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Writing on the wall

HAJRAH MUMTAZ hajrahmumtaz@gmail.com

HAJRAH MUMTAZ
hajrahmumtaz@gmail.com

IT would be difficult to formulate a more poignant mix of frustration, desperation and utter despair. “All of society is collectively in the grasp of moral degradation, senselessness, extremism and terrorism because of ignorance,” says the stark white lettering against a black background. “People don’t have the habit of reading anymore. So libraries and bookstores have no meaning for such a society. […]”

So reads the poster that hangs outside the nearly quarter-century-old Shaheen Books in Peshawar, one of the city’s last few retail outfits dedicated to the love of the printed word. Business has been so slow in recent years that it has been reduced to offering a 50 per cent discount. Even so, the owner, Riaz Gul, has had to return a large quantity of stock to the publishers. Very shortly, Shaheen is set to reduce its operations to stationery alone.

The bookstore was opened in 1992 by Gul’s father, Mustafa Kamal, a local man who wanted a line of work that allowed him to indulge in and promote his own passion for reading. Recently, Gul told this newspaper that just 15 years ago, the shop was thronged by people, adults and children, locals and foreigners alike. Once, it held thousands of books of all genres in stock.


Thriving bookstores are conspicuous by their absence.


It is not that people in the city don’t have money to spend, as evidenced by shoppers who continue to flock to marketplaces to spend fairly lavishly — depending on income levels — on clothes, shoes and international fast-food chains. It is just that there is no market for books in this city anymore. Peshawar’s other iconic bookstore, Saeed Book Bank, closed shop in 2007 as a result of the owners getting threats of kidnapping, and moved to Islamabad. The third, the London Book Agency, sells only textbooks now, it too having found that the city’s residents read only what they cannot avoid. According to Gul, book sales registered a sharp drop in 2005, and have steadily been declining ever since.

One main reason for this sad state of affairs has been the terrorism and extremism that hit the country in general and this city in particular since broadly the turn of the millennium.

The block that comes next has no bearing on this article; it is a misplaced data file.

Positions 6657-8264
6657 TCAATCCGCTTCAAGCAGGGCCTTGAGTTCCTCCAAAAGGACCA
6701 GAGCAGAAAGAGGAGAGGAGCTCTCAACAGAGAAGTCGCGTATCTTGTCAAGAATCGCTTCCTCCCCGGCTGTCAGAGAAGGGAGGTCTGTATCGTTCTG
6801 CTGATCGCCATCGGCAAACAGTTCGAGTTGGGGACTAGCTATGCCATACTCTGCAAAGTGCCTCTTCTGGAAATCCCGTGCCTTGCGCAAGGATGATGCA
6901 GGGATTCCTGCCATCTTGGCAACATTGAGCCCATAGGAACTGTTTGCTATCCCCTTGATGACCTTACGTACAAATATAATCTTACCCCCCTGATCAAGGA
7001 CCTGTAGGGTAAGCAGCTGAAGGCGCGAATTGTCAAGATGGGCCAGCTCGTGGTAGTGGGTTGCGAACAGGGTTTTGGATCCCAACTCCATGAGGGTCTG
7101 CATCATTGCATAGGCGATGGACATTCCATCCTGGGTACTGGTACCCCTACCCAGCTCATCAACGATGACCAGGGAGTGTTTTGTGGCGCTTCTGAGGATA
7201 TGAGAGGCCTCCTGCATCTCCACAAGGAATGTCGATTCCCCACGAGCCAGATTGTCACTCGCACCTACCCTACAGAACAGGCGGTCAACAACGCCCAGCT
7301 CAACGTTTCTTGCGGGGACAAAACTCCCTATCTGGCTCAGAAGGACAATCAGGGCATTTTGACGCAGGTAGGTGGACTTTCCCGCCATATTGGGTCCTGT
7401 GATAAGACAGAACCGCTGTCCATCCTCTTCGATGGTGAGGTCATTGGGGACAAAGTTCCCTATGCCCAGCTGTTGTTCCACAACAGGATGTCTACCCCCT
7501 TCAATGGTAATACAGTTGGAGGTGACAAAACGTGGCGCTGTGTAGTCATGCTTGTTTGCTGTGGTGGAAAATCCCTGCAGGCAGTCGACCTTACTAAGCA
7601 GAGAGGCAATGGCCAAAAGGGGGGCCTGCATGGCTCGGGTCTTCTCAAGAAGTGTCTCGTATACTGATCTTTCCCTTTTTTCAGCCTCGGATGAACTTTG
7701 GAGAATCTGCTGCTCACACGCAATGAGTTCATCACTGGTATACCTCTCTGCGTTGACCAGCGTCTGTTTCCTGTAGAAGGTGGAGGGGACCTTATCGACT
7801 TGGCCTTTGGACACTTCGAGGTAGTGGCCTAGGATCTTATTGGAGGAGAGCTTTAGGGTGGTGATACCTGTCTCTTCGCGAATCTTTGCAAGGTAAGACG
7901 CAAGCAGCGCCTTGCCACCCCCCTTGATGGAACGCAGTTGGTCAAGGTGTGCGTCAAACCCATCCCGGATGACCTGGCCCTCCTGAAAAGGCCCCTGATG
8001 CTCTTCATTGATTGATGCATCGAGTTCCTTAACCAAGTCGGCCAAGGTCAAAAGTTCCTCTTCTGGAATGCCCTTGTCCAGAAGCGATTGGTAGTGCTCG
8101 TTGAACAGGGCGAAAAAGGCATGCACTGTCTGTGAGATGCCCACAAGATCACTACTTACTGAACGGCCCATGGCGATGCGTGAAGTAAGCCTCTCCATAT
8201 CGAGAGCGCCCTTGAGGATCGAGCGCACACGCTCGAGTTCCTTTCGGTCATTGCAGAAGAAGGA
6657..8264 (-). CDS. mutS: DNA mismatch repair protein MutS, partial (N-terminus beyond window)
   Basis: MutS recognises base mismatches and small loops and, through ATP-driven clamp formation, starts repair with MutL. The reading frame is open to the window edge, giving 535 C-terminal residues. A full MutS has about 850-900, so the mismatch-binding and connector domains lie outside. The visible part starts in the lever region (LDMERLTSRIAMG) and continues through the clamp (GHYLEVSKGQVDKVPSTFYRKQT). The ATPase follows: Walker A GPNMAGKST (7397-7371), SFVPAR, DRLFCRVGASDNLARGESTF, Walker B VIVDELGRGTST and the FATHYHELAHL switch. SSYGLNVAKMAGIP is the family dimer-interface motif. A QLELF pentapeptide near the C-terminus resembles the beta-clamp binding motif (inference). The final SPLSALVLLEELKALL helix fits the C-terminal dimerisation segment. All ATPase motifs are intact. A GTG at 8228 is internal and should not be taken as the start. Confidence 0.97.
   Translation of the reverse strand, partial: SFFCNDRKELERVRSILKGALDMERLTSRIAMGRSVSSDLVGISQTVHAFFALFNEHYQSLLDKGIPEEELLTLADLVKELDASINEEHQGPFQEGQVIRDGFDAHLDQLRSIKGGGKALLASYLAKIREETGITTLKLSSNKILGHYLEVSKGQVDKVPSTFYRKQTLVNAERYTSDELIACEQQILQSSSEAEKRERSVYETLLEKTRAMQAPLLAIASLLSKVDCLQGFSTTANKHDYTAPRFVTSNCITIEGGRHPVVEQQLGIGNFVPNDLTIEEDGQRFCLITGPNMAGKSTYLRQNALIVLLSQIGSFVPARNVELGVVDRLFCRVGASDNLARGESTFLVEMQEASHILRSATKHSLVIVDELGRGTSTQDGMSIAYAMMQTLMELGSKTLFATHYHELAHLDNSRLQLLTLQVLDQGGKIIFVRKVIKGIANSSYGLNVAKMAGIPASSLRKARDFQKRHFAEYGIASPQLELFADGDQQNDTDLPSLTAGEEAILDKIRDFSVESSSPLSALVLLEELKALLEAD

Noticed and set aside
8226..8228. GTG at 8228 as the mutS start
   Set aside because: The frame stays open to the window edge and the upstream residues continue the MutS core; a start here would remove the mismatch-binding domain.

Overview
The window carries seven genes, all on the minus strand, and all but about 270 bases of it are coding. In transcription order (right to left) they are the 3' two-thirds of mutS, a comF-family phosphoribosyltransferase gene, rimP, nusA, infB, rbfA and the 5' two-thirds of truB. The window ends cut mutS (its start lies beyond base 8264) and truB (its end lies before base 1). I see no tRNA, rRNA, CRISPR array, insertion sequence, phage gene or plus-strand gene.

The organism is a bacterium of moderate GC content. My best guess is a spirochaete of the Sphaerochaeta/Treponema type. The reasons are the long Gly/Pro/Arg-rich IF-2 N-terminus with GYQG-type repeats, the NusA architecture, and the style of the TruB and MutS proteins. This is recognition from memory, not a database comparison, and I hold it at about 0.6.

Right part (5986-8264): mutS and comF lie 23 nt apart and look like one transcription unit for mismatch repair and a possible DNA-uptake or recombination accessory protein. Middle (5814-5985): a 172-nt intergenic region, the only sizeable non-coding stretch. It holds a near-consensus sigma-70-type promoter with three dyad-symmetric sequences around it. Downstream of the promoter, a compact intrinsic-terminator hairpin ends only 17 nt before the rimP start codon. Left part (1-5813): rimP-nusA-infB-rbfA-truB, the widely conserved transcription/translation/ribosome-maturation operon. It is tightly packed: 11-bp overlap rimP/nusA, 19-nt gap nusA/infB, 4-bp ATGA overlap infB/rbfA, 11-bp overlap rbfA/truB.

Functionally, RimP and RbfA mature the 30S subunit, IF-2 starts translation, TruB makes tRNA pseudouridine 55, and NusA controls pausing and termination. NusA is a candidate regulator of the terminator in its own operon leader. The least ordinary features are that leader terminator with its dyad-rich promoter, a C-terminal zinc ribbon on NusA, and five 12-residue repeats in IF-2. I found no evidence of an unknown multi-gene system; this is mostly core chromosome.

Gul says that as the security situation deteriorated, there has been a steady exodus of families who are educated and could explore the possibility of moving away. More than any other city, perhaps, it is Peshawar that has had to bear the brunt of the extremists’ war against culture and civilisational history, with CD shops being burned down, performers being threatened and killed, and cinema halls being forced to close.

But more than that, Gul feels that there is a declining interest in books and the stories/wisdom of the ages that they have to offer. This is anecdotally evidenced by merely scanning the shelves of most bookstores in Karachi, Lahore and Islamabad.

There are a few success stories, such as Saeed Book Bank which has had the good fortune of reaching iconic stature again in Islamabad, and Liberty Books that has enough of a clientele-base to sustain multiple well-stocked outlets in major cities.

But smaller operations, the sort that once existed in almost every marketplace and mohalla, and that by numbers constituted the bulk of the bookselling industry, have had to reduce their spending on books — particularly fiction — and buttress their income with merchandise such as lunchboxes and school bags, stationery, and toys, etc.

One has to now go looking for the old bookshops that were once ubiquitous. The owner of one such small store in affluent Islamabad told me that his clientele has dropped sharply over the past decade or so, and that his observation is that those who do buy books, tend to buy new ones — indicating, perhaps, that the impulse to purchase comes from the desire to acquire rather than get into a good story. This is a bookstore I have been visiting regularly for neigh on to 30-odd years; where once there used to be a surfeit of dog-eared Archie comics, Georgette Heyers and Penguin classics, today books on accounting, marketing and computer sciences are in a majority.

Of course, the argument is valid that reading habits and trends change as a result of technology such as television, the internet and e-books. Still, an elite school in Karachi threw parents into a state of consternation when it organised a book-exchange day for first grade students, requiring kids to bring five books from their homes to redistribute among themselves. Many had to go buy the books.

It’s hard to deny that Shaheen Books’ comment about ignorance hits the bullseye. The thought might occur that this, combined with the inability to tolerate a multiplicity of views and a lack of interest in history, are contributing causes to the instability in the country. Surely, there is no room for Pakistan to fall further into the hole; or is there?